Fri May 30 23:36:18 CEST 2003
You could also look at run_queue, which should normally be quite small.
Of course, if you have one process doing tons of work, reductions will give
you a better indicator. A combination of indicators is usually needed to get
a good reading on processor load. In an I/O-bound system, run_queue is
pretty good. In a CPU-bound system, reductions may work.
But I would not go as far as waiting for reductions to be unchanged for one
second. That may never happen. I think you should track these indicators for
a while and try to determine what thresholds seem sensible.
cpu_sup.erl may also be used for some perfmeter-like load measurements.
----- Original Message -----
From: "Eric Newhuis" <enewhuis@REDACTED>
Sent: den 29 maj 2003 19:17
Subject: Idleness Signal
> I have a "time trial" test whereby I cram a bunch of data into a
> multi-process single-node Erlang application and then wait for things to
> "settle down".
> The application has a lot of messaging and I do not wish to intrude on
> the messaging pipeline to determine an exact event-driven completion
> signal. My goal is to determine the total cost of processing my batch
> of input messages and to compare the various run times among different
> algorithms, data structures, optimizations, etc.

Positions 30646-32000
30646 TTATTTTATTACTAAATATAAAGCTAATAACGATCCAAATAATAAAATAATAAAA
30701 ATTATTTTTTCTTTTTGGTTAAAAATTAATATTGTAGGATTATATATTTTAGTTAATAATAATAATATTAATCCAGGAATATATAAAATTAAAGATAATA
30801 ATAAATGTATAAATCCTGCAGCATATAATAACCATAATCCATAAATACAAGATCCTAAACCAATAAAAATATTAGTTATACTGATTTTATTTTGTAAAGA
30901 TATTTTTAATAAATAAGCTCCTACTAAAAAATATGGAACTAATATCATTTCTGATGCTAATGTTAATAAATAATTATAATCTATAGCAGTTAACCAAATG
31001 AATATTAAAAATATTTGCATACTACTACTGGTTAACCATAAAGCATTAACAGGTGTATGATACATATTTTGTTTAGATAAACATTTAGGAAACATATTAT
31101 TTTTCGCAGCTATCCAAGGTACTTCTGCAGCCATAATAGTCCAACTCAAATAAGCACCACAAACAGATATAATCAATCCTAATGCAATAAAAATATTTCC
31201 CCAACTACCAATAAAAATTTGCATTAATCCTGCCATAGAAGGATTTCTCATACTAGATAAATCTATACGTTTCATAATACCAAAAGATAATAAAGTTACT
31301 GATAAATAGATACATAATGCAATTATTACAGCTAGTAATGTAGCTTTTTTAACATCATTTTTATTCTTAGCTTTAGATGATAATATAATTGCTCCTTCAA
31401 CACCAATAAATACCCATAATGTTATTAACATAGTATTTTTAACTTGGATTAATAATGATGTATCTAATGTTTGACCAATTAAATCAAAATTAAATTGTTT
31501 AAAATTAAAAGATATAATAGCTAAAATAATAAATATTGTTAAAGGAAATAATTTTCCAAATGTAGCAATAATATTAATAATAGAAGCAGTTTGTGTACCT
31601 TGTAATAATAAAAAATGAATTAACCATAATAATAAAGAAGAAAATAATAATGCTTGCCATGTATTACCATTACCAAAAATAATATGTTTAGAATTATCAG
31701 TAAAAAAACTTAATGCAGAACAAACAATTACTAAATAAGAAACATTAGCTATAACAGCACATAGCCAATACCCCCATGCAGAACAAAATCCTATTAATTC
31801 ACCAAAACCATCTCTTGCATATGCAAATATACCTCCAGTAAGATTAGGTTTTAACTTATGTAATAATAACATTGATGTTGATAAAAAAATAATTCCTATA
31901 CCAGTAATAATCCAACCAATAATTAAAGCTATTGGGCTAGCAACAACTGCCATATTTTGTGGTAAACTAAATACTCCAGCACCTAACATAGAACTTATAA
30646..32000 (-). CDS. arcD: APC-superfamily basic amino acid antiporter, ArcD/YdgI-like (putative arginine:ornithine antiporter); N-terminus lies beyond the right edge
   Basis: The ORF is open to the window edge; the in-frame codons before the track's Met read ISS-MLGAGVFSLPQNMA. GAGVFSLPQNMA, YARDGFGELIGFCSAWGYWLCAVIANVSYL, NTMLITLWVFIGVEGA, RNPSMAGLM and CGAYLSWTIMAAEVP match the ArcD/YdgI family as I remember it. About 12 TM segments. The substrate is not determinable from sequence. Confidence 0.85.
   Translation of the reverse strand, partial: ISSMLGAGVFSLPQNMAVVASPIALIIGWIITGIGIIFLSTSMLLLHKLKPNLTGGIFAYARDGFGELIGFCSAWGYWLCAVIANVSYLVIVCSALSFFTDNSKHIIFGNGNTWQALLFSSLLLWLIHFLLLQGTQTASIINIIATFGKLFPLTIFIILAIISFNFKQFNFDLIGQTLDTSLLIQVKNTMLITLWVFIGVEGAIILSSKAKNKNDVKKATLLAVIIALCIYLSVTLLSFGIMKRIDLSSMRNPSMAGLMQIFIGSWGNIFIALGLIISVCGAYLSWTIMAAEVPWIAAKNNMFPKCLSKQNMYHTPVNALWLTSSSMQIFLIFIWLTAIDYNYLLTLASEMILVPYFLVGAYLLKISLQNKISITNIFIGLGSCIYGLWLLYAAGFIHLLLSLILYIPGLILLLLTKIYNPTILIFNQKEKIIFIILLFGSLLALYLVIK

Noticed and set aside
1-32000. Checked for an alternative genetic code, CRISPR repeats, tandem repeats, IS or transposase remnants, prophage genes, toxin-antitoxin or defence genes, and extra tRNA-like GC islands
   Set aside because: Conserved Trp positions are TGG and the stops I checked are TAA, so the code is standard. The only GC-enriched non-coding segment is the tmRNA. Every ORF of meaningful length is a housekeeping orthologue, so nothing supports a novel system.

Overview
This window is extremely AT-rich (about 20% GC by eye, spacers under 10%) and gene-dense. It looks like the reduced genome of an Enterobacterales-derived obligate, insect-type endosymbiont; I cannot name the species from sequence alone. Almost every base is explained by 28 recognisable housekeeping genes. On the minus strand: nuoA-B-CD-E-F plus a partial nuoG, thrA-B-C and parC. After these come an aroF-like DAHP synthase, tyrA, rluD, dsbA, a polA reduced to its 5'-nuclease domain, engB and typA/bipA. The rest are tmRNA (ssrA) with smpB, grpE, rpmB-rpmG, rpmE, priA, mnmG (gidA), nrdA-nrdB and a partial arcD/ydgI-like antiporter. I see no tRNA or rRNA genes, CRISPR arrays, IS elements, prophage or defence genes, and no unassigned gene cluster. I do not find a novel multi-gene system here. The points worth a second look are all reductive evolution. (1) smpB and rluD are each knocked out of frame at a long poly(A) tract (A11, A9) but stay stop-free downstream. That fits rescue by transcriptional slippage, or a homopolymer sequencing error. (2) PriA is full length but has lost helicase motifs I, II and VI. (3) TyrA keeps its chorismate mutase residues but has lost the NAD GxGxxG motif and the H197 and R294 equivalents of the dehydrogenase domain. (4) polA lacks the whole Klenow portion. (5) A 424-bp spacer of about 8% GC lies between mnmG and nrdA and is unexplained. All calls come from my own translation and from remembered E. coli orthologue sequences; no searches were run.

> I also intend to use eprof to investigate with finer granularity to help
> explain differences in "time trial" results. So I am not seeking a
> substitute for eprof. I love eprof. I am building a complimentary tool.
> Can anyone suggest alternatives for raising a signal that says that an
> Erlang node is idle?
> I am currently entertaining the thought of polling the total REDS, as
> seen in erl's i() output and terminating my test when the REDS is
> unchanged for 1 second. Since I think I am all CPU bound during this
> test I think this will work. (I/O-bound conditions may effect false
> Is there a more clever way to raise such a signal? ...more clever than
> polling REDS? I don't need precision beyond 1 second; my time trial is
> expected to run for several minutes to an hour.
> Eric Newhuis
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